“Our data demonstrate a potential inadequacy of the current RDA for sparing muscle mass during weight loss”.
The group receiving twice the recommended daily allowance showed the best muscle retention. Further muscle retention was not demonstrated in the group who received three times the RDA.
HOW MUCH PROTEIN TO TAKE WHILE CUTTING
While different countries may recommend slightly different values, generally the RDA for protein is:
- 55g per day for men
- 45g per day for women
These are the UK figures. I have no doubt all of my readers are getting much more than this. We are athletes. We are constantly tearing up and repairing our muscle tissue so we need more.
Generally speaking, we need 1g per pound of body weight to build muscle.
A bodybuilder weighing 165lbs will therefore be taking 3 times the RDA (55 x 3 = 165). This is a good level for him/her. And he can feel confident that he won’t lose muscle as he shreds body fat.
A Natural Society article on this study stated:
“First, dieters who take on a weight loss regimen often focus their efforts on reducing fat rather than reducing sugars and processed carbohydrates. For them, carb intake goes up while trying to reduce calories. This creates a subsequent increase in blood sugar which can spell dieting failure.”
I would whole-heartedly echo this. Do not go on a very low fat, high-carb diet when cutting.
The high-carb intake means chronically high insulin levels, which makes it much harder for your body to release its stored body fat for energy. Since it can’t tap into this energy source readily, it adapts by lowering its metabolic rate, which produces low energy states, fatigue and…you won’t lose much (if any) fat.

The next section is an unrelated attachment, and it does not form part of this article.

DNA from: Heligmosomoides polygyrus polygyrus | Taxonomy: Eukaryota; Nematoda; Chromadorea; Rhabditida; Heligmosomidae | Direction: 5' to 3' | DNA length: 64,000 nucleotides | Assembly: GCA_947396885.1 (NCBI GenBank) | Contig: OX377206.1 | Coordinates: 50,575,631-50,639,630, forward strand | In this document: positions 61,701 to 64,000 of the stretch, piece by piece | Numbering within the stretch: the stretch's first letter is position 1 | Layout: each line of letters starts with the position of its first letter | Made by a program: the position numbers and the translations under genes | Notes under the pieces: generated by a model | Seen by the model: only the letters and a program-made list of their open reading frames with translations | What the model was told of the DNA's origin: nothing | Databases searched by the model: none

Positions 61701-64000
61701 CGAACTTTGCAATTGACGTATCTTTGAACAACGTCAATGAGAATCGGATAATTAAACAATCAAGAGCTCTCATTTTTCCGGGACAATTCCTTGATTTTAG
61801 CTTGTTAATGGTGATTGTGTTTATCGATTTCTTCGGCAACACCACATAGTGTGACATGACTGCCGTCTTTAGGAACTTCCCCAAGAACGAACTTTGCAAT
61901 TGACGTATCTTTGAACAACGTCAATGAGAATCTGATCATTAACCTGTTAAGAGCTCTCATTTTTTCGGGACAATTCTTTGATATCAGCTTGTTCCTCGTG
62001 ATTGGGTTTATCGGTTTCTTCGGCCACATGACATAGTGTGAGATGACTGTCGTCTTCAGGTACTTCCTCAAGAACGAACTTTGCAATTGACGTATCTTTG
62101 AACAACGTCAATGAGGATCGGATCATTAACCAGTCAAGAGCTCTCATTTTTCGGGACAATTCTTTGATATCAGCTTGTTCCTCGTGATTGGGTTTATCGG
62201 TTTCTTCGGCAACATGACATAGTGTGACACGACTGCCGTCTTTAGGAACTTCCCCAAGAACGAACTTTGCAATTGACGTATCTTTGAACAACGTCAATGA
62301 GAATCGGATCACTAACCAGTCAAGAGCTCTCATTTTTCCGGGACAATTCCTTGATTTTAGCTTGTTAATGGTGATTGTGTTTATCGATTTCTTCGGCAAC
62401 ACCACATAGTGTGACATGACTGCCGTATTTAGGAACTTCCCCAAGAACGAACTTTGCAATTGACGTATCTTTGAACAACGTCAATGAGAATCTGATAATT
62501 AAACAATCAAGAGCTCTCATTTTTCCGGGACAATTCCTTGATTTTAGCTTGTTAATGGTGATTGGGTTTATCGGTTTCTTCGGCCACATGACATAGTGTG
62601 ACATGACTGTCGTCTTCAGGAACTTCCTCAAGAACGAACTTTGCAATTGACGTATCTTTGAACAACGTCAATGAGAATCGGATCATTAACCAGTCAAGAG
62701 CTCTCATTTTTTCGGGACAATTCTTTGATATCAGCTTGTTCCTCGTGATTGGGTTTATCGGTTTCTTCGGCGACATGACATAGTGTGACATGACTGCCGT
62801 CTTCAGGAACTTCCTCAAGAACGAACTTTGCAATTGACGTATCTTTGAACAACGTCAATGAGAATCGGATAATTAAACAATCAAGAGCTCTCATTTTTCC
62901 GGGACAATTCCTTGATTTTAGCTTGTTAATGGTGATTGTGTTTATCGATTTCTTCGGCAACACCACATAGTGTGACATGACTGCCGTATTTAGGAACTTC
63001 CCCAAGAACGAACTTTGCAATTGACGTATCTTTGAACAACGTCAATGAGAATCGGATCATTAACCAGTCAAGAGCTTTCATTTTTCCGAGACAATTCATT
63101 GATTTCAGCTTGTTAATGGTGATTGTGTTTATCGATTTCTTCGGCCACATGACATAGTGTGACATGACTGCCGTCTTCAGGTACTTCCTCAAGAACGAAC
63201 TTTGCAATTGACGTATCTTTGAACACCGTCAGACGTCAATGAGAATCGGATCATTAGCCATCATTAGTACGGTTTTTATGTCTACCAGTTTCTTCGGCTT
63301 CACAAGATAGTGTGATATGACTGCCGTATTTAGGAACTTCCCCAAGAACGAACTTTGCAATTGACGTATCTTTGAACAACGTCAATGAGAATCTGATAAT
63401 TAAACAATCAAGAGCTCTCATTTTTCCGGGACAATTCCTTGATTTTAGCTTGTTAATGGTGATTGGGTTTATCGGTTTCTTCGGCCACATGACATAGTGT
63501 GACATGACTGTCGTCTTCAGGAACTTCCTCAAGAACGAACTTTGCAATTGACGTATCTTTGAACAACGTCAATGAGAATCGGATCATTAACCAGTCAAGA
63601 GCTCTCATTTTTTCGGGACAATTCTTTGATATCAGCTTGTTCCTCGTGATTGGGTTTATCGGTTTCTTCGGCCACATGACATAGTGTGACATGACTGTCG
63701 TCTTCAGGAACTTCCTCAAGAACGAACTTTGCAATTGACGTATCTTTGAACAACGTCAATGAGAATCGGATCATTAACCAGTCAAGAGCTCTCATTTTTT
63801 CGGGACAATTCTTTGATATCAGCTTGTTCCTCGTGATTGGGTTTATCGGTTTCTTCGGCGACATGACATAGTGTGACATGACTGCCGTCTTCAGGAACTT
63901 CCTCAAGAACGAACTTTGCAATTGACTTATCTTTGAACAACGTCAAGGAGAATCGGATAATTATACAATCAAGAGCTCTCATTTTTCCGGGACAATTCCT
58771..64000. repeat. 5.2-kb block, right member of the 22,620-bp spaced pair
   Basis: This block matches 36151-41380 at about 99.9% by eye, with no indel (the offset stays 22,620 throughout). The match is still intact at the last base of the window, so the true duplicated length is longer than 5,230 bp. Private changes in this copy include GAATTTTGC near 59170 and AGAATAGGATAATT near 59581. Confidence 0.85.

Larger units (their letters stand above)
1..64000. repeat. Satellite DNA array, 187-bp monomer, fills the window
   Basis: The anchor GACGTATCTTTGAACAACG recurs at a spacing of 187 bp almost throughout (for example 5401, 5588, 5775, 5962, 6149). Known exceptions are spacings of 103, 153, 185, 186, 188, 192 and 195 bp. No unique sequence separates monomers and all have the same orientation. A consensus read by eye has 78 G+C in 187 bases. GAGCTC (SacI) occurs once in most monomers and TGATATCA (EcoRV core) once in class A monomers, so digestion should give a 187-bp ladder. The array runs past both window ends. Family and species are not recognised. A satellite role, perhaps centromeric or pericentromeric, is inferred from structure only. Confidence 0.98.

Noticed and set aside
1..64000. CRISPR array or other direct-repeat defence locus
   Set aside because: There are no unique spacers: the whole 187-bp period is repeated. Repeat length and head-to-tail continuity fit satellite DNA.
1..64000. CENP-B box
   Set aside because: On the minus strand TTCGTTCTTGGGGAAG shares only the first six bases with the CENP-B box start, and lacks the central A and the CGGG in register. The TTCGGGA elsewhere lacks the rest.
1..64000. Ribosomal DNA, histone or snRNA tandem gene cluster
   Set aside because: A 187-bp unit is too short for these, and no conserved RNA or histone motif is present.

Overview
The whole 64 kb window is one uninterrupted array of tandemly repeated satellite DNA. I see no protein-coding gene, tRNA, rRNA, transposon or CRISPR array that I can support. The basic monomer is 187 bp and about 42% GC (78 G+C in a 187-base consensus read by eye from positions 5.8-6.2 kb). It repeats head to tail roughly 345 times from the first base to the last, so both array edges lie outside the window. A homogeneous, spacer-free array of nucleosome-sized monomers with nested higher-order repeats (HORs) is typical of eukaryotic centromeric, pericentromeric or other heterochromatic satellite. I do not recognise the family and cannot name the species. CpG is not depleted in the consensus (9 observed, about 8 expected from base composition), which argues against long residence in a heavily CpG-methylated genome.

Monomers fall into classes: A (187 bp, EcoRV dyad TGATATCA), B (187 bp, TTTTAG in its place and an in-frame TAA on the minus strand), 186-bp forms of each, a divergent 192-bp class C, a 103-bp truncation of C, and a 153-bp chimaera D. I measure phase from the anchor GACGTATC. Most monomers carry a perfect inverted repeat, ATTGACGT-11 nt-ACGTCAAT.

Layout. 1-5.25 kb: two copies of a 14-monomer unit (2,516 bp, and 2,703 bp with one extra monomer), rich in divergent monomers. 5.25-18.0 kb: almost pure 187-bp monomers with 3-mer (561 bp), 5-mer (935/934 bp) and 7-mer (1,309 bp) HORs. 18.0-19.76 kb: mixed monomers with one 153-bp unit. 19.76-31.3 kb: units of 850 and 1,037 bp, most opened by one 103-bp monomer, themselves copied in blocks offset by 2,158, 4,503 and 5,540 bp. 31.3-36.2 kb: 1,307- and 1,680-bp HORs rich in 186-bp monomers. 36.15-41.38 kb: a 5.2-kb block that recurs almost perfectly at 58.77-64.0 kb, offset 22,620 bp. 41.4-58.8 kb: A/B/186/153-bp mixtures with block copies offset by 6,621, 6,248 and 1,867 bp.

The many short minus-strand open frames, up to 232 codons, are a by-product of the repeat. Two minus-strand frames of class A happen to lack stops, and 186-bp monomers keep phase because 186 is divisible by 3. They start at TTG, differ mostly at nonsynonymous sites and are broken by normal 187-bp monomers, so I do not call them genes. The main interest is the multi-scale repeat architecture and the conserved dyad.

(3) TOO MUCH CARDIO = MUSCLE LOSS
To understand this, you first need to understand the way in which the body builds muscle.
A bodybuilding workout does NOT build muscle, it just STIMULATES the body’s own growth machinery into action. So once you’ve stimulated growth with a high-intensity workout, a 2 step process begins:
- Recovery (compensation)
- Growth (overcompensation)
Your body will not build even a gram of new muscle tissue until it fully recovers that which was lost during the workout.
This is important: Only once the recovery process has completed can your body then OVERcompensate.
Simple logic would dictate that anything that makes the recovery process longer is not good if your goal is to increase the total mass of muscle on your body.
The shorter the recovery, the quicker you get into ‘growth mode.’
Some may think that only further weightlifting (and especially working the SAME muscle group) will eat into recovery, but that’s where another popular misconception lies.